What’s For Dinner?
Sharing Energy in the Food Web
Plants Capture the Sun’s Energy
Chlorophyll is the main substance on Earth that can capture the energy in sunlight and store it. It is in all green plants. Chlorophyll allows plants to turn the sun’s energy into building blocks to build their bodies. These building blocks are called carbon molecules. They are too small to see (even with a microscope) but all plants and animals are made from them.
This is a common species of algae in the vernal pools, Zygnema. This is how it looks through a microscope – about 40 times bigger than it would appear to the naked eye. Notice the tiny cells all connected in long chains. The green color comes from chlorophyll.
Cycling Energy through the Food Web
Plants are the foundation of the food web. The energy stored in plants is the main source of energy in a food web. When animals or plants die, the energy is locked up in the detritus, waiting to be recycled by the bacteria and protozoa again. It is a cycle that never ends as long as all the species in the food web survive.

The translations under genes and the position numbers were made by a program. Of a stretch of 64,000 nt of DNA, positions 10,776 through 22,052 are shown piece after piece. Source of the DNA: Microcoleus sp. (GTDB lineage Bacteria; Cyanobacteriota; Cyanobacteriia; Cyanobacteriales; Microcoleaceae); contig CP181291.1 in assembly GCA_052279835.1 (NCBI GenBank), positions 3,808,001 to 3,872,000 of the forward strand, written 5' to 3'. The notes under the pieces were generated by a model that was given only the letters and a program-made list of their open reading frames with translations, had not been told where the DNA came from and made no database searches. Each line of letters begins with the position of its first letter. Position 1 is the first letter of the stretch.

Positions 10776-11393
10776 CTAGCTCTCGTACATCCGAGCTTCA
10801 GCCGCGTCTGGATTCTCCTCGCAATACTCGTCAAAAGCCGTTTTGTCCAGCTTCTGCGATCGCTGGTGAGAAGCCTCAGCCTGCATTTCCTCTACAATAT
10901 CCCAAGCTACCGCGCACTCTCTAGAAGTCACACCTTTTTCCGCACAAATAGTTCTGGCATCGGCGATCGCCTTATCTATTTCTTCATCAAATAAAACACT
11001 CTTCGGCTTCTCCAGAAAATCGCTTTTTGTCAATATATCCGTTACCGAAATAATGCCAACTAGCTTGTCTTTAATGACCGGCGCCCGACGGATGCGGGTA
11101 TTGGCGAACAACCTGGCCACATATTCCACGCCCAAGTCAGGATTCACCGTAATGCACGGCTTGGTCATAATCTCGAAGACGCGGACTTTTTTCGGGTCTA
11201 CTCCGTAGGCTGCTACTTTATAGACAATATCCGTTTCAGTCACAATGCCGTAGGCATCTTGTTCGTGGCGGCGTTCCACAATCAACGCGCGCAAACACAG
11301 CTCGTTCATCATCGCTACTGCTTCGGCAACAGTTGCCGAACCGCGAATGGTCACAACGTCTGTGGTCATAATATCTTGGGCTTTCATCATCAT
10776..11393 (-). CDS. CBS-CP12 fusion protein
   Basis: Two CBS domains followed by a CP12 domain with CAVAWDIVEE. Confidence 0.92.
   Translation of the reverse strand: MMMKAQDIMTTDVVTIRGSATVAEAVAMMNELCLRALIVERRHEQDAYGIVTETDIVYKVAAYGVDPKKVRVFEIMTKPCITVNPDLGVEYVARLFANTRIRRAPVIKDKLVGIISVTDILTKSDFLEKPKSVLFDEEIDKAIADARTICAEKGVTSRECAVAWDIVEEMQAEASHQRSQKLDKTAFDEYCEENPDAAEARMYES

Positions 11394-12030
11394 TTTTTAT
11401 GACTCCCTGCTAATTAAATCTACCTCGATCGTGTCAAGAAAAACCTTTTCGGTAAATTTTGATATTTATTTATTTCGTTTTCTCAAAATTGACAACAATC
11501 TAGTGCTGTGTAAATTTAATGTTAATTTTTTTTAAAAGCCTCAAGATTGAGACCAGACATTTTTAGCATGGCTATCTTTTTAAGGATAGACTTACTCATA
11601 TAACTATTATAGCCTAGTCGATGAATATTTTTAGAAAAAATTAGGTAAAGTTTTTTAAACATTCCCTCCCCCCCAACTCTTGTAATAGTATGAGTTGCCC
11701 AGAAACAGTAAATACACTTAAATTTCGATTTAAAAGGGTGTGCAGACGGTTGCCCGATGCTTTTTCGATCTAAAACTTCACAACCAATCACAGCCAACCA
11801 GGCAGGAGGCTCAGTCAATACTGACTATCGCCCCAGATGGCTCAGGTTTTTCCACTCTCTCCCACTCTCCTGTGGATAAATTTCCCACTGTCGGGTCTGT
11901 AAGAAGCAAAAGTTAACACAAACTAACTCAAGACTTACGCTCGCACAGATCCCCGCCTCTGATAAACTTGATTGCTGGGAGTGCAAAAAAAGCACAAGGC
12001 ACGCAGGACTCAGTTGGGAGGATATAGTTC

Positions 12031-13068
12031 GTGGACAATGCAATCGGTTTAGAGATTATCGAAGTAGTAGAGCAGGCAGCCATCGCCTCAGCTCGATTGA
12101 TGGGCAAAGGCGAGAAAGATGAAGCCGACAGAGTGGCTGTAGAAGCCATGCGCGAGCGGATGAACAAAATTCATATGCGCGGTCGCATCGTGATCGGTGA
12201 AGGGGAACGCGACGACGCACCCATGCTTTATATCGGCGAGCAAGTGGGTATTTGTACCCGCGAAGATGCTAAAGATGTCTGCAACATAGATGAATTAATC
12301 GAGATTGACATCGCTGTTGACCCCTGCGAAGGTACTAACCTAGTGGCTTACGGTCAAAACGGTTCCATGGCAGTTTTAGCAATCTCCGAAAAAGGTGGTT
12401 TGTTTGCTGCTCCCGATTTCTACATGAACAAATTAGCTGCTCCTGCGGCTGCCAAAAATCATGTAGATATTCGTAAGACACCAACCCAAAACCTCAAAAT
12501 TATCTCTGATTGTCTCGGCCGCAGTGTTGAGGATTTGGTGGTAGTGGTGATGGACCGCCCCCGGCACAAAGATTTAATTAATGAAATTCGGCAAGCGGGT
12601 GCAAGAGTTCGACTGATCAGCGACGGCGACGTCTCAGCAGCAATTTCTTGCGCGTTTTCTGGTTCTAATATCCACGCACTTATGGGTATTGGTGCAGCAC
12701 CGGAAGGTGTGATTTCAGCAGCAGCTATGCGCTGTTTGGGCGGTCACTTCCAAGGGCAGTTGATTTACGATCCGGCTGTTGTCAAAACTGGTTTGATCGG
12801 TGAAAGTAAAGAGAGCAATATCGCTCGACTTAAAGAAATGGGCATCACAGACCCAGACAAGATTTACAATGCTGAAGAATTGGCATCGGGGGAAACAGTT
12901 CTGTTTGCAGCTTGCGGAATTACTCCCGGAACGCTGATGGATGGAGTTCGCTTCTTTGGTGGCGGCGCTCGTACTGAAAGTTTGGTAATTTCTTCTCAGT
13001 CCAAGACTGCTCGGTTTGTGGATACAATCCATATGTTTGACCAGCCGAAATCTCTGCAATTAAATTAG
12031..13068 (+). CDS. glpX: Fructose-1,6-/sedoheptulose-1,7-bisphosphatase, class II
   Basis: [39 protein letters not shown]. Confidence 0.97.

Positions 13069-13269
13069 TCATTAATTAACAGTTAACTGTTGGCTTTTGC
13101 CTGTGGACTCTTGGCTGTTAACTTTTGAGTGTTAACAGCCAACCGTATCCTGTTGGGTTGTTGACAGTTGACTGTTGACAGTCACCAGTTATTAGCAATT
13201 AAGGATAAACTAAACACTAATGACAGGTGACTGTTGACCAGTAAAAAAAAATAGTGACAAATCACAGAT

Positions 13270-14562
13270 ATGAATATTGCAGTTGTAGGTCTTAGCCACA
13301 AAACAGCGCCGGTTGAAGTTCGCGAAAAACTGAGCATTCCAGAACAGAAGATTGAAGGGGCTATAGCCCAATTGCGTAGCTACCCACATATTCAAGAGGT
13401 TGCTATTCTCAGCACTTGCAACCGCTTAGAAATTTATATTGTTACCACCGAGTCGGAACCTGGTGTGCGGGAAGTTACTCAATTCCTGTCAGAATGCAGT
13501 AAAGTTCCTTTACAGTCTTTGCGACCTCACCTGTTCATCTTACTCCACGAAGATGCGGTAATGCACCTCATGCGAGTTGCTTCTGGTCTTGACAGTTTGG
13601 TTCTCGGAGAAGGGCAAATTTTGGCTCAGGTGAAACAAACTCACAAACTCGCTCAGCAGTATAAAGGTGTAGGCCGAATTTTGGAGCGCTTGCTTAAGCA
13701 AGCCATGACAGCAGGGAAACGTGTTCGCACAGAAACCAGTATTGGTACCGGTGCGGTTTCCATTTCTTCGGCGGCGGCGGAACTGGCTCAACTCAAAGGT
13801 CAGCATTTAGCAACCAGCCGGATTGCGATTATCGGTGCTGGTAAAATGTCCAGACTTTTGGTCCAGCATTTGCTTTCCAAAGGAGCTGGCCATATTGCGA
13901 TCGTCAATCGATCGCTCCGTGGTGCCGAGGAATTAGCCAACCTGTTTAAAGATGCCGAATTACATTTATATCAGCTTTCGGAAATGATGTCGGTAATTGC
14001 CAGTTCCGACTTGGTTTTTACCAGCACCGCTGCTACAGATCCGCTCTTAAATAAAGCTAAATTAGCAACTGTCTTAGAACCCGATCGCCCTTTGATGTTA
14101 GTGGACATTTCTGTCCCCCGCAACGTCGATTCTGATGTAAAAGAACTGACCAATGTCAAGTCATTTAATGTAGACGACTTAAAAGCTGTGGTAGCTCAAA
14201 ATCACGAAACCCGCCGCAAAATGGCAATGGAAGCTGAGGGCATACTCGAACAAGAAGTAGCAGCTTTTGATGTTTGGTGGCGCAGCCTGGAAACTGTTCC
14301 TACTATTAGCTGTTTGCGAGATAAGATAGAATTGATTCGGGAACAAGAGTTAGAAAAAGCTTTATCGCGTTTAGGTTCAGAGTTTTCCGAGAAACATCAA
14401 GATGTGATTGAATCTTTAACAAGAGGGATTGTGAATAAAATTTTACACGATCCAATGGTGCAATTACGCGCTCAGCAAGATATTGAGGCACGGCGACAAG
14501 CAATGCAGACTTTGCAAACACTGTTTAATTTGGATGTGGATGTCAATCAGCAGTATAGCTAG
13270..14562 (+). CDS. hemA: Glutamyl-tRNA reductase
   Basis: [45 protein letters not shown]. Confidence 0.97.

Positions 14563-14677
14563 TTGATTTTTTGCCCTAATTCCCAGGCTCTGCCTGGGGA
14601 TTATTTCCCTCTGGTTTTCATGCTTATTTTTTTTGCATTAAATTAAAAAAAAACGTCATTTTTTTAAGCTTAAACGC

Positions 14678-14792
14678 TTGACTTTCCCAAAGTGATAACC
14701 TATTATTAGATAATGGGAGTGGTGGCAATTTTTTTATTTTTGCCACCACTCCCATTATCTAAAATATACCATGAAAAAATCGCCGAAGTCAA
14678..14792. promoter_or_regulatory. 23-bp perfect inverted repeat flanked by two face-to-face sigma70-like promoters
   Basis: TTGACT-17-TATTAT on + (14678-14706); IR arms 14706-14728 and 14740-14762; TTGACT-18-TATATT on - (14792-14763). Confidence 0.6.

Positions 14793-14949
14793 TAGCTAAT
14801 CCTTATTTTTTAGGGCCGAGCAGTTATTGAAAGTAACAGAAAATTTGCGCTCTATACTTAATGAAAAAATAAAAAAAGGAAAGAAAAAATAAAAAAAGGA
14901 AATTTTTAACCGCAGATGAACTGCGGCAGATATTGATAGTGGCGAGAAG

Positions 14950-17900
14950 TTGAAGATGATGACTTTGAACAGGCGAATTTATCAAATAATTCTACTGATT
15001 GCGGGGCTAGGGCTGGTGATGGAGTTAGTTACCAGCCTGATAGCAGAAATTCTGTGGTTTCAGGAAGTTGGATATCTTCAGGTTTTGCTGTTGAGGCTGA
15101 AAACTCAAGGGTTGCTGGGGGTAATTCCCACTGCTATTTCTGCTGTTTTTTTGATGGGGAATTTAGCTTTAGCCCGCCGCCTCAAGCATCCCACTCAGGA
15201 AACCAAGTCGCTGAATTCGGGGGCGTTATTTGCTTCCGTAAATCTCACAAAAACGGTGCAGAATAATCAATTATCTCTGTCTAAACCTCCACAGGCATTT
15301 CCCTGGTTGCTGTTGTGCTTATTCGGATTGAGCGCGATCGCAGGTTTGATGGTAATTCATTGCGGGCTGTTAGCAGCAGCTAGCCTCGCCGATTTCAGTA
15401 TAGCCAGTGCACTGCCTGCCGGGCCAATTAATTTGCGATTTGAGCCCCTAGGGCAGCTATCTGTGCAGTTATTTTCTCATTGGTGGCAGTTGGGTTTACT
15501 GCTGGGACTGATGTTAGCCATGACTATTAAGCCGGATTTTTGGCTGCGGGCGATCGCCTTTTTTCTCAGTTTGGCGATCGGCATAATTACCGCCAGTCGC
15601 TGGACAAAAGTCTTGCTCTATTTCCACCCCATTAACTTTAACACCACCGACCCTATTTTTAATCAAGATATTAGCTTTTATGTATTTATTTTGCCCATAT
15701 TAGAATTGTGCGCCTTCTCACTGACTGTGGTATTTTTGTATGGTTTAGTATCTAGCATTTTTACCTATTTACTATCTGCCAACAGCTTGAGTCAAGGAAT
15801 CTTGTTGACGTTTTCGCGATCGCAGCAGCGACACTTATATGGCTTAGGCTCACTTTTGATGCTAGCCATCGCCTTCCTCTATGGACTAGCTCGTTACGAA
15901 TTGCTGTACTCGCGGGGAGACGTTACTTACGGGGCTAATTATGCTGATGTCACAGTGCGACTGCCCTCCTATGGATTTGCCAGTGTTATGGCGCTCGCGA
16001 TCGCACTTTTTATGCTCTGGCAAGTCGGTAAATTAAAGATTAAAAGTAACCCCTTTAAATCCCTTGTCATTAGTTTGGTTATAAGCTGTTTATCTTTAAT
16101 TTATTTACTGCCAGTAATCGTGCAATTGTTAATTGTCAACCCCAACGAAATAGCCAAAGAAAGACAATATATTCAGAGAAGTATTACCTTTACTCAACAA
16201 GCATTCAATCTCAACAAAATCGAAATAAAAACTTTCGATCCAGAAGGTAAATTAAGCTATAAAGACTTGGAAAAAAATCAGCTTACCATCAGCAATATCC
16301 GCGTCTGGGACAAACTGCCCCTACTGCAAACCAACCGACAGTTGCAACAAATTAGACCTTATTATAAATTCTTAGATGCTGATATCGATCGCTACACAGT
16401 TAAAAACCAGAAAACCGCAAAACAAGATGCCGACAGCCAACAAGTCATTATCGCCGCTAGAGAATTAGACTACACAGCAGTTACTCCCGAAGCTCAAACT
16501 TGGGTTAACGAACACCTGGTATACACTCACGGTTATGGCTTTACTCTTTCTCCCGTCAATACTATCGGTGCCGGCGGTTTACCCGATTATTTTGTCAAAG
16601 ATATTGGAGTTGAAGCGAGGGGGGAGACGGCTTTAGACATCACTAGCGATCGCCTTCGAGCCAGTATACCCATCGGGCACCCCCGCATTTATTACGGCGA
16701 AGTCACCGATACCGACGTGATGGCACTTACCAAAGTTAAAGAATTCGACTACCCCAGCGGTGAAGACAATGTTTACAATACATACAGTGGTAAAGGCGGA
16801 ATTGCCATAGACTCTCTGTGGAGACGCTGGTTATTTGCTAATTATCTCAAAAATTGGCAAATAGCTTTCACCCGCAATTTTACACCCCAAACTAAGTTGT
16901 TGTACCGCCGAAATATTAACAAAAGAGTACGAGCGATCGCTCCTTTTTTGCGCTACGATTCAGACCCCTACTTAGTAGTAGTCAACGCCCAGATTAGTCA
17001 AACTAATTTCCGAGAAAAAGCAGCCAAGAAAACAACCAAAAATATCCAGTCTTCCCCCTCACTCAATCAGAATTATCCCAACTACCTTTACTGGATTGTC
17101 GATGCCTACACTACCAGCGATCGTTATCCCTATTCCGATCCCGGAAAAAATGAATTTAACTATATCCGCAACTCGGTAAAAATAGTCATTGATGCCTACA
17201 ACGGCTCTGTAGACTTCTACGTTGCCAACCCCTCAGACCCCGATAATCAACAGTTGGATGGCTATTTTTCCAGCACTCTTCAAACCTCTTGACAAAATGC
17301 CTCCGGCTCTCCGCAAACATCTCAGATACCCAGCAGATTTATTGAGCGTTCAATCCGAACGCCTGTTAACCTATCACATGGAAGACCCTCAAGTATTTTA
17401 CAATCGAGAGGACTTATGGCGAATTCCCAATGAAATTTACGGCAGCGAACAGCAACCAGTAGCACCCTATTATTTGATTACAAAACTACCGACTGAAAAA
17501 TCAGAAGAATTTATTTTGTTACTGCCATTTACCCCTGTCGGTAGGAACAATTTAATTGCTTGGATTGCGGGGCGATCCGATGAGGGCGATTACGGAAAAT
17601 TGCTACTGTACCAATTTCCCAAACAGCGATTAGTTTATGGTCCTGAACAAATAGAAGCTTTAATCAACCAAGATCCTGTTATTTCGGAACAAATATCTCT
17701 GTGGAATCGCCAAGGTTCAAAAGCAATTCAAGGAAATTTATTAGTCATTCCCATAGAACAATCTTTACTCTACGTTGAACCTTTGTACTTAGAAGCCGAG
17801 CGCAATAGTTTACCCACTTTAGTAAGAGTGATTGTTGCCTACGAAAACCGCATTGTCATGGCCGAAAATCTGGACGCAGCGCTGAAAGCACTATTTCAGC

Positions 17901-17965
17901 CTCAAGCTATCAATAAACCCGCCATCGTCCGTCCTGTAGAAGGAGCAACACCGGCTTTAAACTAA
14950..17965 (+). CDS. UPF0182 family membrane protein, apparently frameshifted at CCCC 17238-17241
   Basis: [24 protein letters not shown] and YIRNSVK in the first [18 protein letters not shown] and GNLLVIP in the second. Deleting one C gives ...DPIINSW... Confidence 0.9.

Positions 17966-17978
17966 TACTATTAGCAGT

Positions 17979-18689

Example Food Web
This simple food web shows how energy moves from one species or group to the next. Many connections among species are unknown, because vernal pool food webs have not been well studied. The species in a food web are grouped into four levels, depending upon where their energy comes from:
- Dead Matter (detritus)
- Decomposers (bacteria)
- Producers (algae and other green plants that produce energy)
- Consumers (animals that get energy from producers or other consumers).
Which level do most of these species occupy?